Stories from the Stringam Family Ranches of Southern Alberta

From the 50s and 60s to today . . .



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Daughter of Ishmael by Diane Stringam Tolley

Daughter of Ishmael

by Diane Stringam Tolley

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Saturday, May 24, 2014

Sleep Carpentry

Happiness

Shortly after we were married, Husby took a job as foreman at a housing plant.
Building pre-fabricated homes.
He was good at it.
And it was two minutes from where we lived.
He was home for lunch every day.
As well as for breakfast and dinner.
For his new bride, life was perfect.
For the man actually going out to work . . .
The job was very stressful.
Many bosses - several without any knowledge of building.
Any knowledge.
He carried on.
For two years.
He had a family to feed.
But the stress started to tell.
He developed health issues.
And stopped sleeping.
That's when he started making noises about going to school.
Husby had been in school when we started dating, but had quit to take a job after we were married.
Now, he realized that he had made a mistake and wanted to correct it.
I was unconvinced.
How would we provide for ourselves if we had no income?
So he continued working.
Growing more and more unhappy.
And sleeping less and less.
One time, he suddenly snorted, sat up on the edge of the bed and started getting dressed.
“Honey, where are you going?” I asked. “It's 4 AM.”
He jumped and looked around. “Oh,” he said. “Oh.”
He pulled off his shirt, lay back down, and was instantly snoring.
Is there a term for sleep-dressing?
Probably . . . sleep-dressing.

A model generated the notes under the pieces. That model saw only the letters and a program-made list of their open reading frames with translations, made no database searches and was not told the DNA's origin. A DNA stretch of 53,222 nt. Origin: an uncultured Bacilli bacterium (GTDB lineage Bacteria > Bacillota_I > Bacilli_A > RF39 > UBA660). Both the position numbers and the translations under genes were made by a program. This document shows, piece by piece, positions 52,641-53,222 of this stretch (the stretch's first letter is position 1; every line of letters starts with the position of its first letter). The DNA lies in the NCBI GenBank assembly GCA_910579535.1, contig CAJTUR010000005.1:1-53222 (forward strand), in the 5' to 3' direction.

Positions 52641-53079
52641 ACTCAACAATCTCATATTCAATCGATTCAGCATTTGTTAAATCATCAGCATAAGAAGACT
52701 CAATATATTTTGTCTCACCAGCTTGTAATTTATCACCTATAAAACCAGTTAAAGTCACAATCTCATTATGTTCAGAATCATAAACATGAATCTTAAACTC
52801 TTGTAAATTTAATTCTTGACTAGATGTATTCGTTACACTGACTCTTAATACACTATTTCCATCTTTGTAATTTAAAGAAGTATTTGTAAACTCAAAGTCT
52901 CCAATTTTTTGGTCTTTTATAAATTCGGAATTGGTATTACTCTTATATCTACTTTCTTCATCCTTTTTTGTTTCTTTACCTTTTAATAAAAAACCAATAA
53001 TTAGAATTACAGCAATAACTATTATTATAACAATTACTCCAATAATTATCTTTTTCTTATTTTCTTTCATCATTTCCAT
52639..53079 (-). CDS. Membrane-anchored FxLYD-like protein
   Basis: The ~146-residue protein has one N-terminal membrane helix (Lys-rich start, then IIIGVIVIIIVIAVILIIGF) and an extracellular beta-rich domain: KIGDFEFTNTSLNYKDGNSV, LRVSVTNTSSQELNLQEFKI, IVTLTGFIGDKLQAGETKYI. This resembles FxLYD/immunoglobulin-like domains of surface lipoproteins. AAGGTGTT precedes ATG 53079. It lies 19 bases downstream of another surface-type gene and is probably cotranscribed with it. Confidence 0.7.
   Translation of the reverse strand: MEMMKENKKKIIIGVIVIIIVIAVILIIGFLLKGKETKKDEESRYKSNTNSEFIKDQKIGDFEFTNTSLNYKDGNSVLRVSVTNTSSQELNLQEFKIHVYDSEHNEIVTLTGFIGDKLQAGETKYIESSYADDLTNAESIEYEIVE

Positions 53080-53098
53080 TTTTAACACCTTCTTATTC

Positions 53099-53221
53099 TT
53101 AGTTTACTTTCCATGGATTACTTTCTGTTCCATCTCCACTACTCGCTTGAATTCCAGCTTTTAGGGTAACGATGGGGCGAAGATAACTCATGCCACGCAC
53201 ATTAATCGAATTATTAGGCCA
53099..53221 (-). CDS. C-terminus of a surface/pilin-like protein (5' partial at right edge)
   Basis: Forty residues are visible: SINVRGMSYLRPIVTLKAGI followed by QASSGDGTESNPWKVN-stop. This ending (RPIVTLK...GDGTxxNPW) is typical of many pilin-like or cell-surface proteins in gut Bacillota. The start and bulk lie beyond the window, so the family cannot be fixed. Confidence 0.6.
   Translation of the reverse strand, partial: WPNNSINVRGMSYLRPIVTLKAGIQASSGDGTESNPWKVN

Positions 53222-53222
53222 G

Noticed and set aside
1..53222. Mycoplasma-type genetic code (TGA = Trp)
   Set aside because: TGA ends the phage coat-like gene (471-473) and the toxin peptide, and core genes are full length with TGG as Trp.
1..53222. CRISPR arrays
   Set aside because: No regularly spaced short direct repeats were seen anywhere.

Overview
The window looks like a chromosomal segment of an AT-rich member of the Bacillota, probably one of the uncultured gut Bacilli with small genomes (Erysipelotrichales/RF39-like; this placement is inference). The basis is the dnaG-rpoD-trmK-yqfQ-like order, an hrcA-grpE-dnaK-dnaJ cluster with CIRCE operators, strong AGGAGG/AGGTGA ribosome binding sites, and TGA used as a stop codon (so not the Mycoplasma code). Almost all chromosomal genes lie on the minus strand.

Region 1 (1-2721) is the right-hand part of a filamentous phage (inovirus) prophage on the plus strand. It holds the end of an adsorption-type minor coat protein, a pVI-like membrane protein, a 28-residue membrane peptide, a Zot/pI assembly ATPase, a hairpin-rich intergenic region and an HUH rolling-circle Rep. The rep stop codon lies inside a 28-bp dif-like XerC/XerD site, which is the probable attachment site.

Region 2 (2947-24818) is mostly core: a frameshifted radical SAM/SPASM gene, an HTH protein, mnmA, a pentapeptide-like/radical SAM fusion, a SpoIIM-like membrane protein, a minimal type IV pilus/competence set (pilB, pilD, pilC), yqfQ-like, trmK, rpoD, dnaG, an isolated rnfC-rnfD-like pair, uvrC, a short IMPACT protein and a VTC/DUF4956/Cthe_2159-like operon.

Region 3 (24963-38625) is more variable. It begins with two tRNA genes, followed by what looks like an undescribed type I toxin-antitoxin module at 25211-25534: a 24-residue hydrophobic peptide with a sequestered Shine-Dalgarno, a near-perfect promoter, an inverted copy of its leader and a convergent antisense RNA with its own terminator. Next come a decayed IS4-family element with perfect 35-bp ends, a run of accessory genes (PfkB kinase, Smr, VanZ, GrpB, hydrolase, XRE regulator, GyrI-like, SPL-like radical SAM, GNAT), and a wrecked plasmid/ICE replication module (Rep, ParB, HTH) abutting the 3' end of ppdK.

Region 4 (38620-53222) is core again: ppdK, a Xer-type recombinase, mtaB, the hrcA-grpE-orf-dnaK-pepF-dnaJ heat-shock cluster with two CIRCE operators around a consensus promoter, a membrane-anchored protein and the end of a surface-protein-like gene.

Moving on . . .
One night, around 3 AM, I was sleeping quietly.
Suddenly, Husby shot up in bed, grabbed me by the collar of my pyjamas, pulled me to a sitting position in the bed and shouted, “You hold the ladder! I'll nail the soffit!”
My sleep-fogged brain vaguely discerned that these were 'house-building' terms.
“Honey, you're dreaming,” I said, rather shakily. “Go back to sleep.”
He wasn't to be deterred.
He shook me slightly. “Okay?!”
“Okay!” I said.
“Good.” He dropped me and flopped back onto the bed.
Seconds later, I could hear his soft snore.
He had been asleep the whole time.
I, however, would probably never sleep again.
I was finally convinced. Stark, heart-racing trauma will do that to you.
Husby went back to school.
He studied History, Arts and Anthropology.
Finally achieving a doctorate.
His health instantly improved.
As did his sleeping habits.
Going back to school was a good decision.
Though with two tiny babies and a wife to feed, it had seemed anything but.
He no longer sleep-dressed.
Or roughed up his wife.
And you can bet that the installation of any soffit was in broad daylight.
With a much more willing assistant.
Oh, and real soffit.

Friday, May 23, 2014

Getting Badgered

Yes.
No.











The Stringam ranch sprawled out over many, many miles.
And took many hands to cover.
My Dad was twelve and had happily, and of necessity, joined the ranks of the ranch-employed aboard the first horse he could truly call his own.
The recently-broke and still fairly green, Queenie.
His pride and joy.
His first assignment was to keep an eye on the bulls.
I should point out, here, that the bulls were kept in the South pasture.
A vast, open field which went on forever.
With an outer fence that also went on forever.
Back to my story . . .
This fence had to be constantly patrolled.
On the other side of it were the Community Pastures.
Filled with . . . community cattle.
All female.
And none pregnant.